In 2013, AT&T received between 2,000 and 2,999 National Security Letters, impacting 4,000 to 4,999 customer accounts. Verizon, for comparison, received “between 1,000 and 2,000” National Security Letters in the same period.
In the first half of 2013 (as The Hill notes, there is a Department of Justice limit on what they can disclose in this specific context) AT&T received somewhere between 0 and 999 requests under the Foreign Intelligence Surveillance Act (FISA) for user data that impacted between 35,000 and 35,999 accounts. Non-data requests under FISA were fewer than a thousand, and impacted fewer than a thousand accounts.
Verizon and AT&T are quite similar in terms of the quantity of requests that they field from the government. AT&T had 301,816 self-titled “Criminal & Civil Litigation Demands” in 2013. Verizon had “approximately 320,000 requests for customer information from federal, state or local law enforcement” in the same year.
In related news, the NSA is expected to report proposed reforms to its telephone metadata program this week. Also, James Clapper, current Director of National Intelligence, recently said the following:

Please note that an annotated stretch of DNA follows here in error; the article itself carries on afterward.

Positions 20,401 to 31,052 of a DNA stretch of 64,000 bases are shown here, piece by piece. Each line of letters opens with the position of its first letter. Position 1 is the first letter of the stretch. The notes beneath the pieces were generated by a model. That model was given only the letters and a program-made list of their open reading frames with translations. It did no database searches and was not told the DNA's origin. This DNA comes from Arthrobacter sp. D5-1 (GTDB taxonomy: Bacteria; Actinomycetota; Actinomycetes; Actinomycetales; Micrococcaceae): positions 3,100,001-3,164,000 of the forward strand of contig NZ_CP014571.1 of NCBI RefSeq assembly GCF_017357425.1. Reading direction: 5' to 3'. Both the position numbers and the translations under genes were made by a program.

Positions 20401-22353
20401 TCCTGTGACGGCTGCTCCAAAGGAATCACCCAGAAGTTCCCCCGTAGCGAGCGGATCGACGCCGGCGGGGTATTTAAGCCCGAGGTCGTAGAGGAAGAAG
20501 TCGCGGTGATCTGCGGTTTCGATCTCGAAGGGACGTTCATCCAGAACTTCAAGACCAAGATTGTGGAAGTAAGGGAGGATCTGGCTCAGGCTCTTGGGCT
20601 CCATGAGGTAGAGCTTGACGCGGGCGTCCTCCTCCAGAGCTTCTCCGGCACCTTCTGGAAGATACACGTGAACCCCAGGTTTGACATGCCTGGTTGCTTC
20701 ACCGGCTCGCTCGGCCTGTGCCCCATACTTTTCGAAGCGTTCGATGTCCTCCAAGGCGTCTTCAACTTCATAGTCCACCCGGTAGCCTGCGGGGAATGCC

“I probably shouldn’t say this, but I will. Had we been transparent about this from the outset right after 9/11—which is the genesis of the 215 program—and said both to the American people and to their elected representatives, we need to cover this gap, we need to make sure this never happens to us again, so here is what we are going to set up, here is how it’s going to work, and why we have to do it, and here are the safeguards… We wouldn’t have had the problem we had.”
Increased disclosure, reform ideas, and something close to contrition? Be still my beating Snowden. (Not that any of the above is sufficient. But progress of a sort is progress, and we’ll just have to win by inches on this.)